When will I be famous?


Before we begin, this picture (or one very similar) was a standard feature on every ship that I sailed on, back in the 1970s and 1980s. It was as much a part of my life at sea as any picture of home that I ever put on my cabin bulkhead.



Her Majesty was the Master of the Merchant Navy, it was customary to propose a loyal toast to her health every Christmas day, after lunch. A part of the ritual of my time spent on ships. I met her once, for no more than a moment, on the Jubilee Tour of 1977, when the Royal yacht, Britannia docked next to our ship in Napier, New Zealand. There has been no time in my life until now when she wasn’t there, it hardly seems possible that she has gone.


Now, back to business.


Welcome back to another blog hop, with #OpenBook. Here’s this week’s prompt.

Don’t forget to click the purple button to see what everyone else has to say on this week’s subject. It’s at the end of my post.


If your book took off tomorrow with enormous worldwide interest and sales, are you prepared for all that entails?


I won’t pretend that, while I’ve been promoting my work, fame and fortune haven’t been on my mind. However, they’re not the aim, to be pursued at all costs. I must admit that (in theory at least), the life of a rich and famous author sounds appealing but I suspect that the reality would be something quite different to how I imagine it.

For me, writing is a hobby, a way to pass my retirement and keep my mind sharp. I have no idea how or why I started writing and if it all ended tomorrow, while I might miss it, it wouldn’t be the end of the world.

At the moment, I don’t need income from it to live, I have enough for my needs, any money I make is a nice bonus. I’m reasonably content with the work I produce, I don’t think it’s ever going to be incredibly popular but that’s OK. It gives me pleasure to produce stories and there are a few people who seem to enjoy reading them.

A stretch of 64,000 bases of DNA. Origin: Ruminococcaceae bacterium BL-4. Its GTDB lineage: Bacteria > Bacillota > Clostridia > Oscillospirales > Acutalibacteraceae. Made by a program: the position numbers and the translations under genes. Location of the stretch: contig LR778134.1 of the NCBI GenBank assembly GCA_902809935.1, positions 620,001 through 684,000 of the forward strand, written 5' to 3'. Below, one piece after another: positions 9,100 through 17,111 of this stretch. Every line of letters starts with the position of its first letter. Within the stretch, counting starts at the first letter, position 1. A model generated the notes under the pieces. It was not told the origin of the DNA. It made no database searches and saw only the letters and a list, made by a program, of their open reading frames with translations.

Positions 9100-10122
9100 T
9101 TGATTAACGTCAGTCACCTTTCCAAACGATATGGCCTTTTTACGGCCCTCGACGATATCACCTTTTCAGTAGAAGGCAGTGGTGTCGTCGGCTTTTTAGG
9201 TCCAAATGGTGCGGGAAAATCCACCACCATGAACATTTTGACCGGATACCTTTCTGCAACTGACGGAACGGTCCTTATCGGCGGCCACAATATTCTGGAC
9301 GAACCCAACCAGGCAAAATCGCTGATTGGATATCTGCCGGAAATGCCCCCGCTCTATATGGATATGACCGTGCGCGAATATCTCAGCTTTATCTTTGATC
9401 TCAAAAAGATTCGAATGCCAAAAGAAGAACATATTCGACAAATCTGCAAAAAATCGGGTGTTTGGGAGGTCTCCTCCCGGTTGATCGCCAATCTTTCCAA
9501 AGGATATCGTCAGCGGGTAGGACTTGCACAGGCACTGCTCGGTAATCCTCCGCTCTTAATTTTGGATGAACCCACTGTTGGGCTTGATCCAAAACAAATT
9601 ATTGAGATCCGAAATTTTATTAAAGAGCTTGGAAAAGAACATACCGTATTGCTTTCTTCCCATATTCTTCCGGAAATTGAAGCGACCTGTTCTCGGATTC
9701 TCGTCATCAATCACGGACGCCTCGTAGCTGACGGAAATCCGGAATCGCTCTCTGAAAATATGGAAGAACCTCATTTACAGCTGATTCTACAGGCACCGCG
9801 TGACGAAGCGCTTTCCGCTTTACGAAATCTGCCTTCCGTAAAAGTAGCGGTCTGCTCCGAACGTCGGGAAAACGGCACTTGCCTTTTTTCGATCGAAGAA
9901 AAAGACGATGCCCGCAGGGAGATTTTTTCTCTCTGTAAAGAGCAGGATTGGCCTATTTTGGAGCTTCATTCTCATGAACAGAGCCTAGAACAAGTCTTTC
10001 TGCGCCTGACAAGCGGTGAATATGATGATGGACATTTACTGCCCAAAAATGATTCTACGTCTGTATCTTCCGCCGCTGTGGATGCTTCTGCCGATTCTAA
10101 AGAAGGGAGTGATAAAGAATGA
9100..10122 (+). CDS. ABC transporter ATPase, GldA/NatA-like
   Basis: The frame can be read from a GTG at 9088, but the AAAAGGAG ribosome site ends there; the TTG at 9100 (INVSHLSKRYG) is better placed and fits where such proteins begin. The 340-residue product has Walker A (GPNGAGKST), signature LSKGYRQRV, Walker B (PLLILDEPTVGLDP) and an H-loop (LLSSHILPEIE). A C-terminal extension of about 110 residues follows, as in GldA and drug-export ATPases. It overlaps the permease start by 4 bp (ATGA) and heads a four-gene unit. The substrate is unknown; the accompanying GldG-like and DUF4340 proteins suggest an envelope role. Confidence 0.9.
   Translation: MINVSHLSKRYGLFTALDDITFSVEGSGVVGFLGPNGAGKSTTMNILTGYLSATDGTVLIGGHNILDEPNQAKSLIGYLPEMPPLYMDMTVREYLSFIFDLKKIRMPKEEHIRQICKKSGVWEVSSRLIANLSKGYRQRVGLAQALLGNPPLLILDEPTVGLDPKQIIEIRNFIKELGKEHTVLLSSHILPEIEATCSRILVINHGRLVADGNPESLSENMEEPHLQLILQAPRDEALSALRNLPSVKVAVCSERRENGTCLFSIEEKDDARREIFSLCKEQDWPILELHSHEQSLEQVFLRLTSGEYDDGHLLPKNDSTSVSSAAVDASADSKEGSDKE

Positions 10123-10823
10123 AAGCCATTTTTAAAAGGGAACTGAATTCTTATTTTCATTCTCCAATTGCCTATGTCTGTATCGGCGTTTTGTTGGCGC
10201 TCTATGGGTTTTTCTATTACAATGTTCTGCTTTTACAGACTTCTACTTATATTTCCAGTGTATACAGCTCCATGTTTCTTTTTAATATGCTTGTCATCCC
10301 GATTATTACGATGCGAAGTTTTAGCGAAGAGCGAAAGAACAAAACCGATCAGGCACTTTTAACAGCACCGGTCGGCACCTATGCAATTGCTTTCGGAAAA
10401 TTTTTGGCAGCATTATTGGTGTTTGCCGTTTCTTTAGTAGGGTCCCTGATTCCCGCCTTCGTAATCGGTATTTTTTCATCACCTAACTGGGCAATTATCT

I live quietly, just another anonymous face in the crowd. And that suits me fine. The thought of being unable to walk down the street unrecognised fills me with dread. I’m not sure if I could cope with the trappings of fame, after all, I chose a pen name when I started publishing.

The idea of attending any sort of event and rubbing shoulders with the great and the good has never been my scene.


I’d rather be at home, with my family, watching T.V.


As for money, in the past, there are times when I’ve been “rich”. I found then that having money can just bring you a different set of problems, compared to having none.

There are the knock-on effects that fame and fortune bring, the unintended consequences for family and friends. It may be reserved for the few right at the top but at one time, they were struggling artists too. It’s something that’s rarely discussed yet if you look at the lives of celebrities, or those who’ve won the lottery, you’ll often see the signs of negative attention, especially on social media.


I’ve been on the receiving end of that so I know how it feels.


Then, there may be the need for celebrities to spend a lot of that fortune on security or maintaining their privacy. I’m sure you could also expect the blossoming of requests for help from people who are suddenly your best friend.

It’s also true that in some instances, children have had their lives turned upside down because of the fame of other family members, causing them all sorts of problems.


Who wants to potentially live like that?


I guess that the ideal situation for me is just to carry on as I am, enjoying anonymity and modest success. A few people know what I do and support me but I (and those important to me) can live in peace.


Until next time.



Let me know what you think about this week’s subject.

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12 Responses

  1. Stevie Turner

    I agree, Richard. Anonymity and modest success seem the best options. I am happy with my day job and having enough money for my needs, but I don’t ever expect to make a living from writing.

    • Richard Dee

      For me, writing is a hobby, and like any hobby, it’s done for enjoyment, not reward.

  2. Steven Smith

    I get that. I just love being able to sit in a coffee shop, or chill at home with the TV or videogames, or building some Lego. That said, I am sure I could manage a fraction of what Mr King has!

    • Richard Dee

      I get the reward, it’s the sense of achievement when I see the cover on a sales page; or if the book gets a good review. Anything else is a bonus.

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